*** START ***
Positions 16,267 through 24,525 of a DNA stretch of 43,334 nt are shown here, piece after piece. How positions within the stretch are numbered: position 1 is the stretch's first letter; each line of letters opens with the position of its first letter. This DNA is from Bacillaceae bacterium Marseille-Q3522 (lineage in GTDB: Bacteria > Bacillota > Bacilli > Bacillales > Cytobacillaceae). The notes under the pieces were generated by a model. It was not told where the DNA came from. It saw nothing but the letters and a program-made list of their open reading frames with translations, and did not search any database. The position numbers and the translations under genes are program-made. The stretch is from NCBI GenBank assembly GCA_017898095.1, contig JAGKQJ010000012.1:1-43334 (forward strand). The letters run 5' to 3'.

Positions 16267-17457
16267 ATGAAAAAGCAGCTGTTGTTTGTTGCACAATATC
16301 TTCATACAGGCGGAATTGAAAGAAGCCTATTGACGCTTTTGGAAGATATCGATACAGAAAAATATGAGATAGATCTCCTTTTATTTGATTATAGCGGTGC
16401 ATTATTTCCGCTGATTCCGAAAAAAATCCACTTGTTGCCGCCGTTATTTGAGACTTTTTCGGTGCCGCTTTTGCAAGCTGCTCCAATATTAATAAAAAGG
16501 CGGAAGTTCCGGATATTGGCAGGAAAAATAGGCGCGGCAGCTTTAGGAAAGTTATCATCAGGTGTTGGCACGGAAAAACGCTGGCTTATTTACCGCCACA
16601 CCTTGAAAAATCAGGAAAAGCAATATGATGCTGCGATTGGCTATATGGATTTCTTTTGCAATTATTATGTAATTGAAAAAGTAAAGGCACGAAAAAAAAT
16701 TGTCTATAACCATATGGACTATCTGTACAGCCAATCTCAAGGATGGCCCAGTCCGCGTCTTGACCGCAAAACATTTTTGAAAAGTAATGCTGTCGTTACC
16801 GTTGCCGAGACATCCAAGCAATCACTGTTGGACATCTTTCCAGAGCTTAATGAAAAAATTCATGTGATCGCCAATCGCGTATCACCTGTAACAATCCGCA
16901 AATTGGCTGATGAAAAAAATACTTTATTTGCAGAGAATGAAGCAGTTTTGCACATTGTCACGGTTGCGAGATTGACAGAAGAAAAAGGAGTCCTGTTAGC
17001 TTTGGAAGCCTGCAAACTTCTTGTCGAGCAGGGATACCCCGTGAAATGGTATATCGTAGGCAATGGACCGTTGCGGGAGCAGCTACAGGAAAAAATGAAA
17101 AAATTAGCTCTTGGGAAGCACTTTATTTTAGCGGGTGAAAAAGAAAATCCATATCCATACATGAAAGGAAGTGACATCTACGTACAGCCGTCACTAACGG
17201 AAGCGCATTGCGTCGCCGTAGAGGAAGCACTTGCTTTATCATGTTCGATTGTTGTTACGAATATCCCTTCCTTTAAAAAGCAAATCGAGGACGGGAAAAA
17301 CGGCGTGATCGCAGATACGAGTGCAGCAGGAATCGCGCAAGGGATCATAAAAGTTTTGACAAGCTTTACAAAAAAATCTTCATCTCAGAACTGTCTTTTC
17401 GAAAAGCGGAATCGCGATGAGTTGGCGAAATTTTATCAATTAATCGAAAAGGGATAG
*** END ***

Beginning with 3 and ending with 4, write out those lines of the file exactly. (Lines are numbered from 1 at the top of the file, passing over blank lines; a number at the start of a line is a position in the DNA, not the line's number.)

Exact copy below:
16267 ATGAAAAAGCAGCTGTTGTTTGTTGCACAATATC
16301 TTCATACAGGCGGAATTGAAAGAAGCCTATTGACGCTTTTGGAAGATATCGATACAGAAAAATATGAGATAGATCTCCTTTTATTTGATTATAGCGGTGC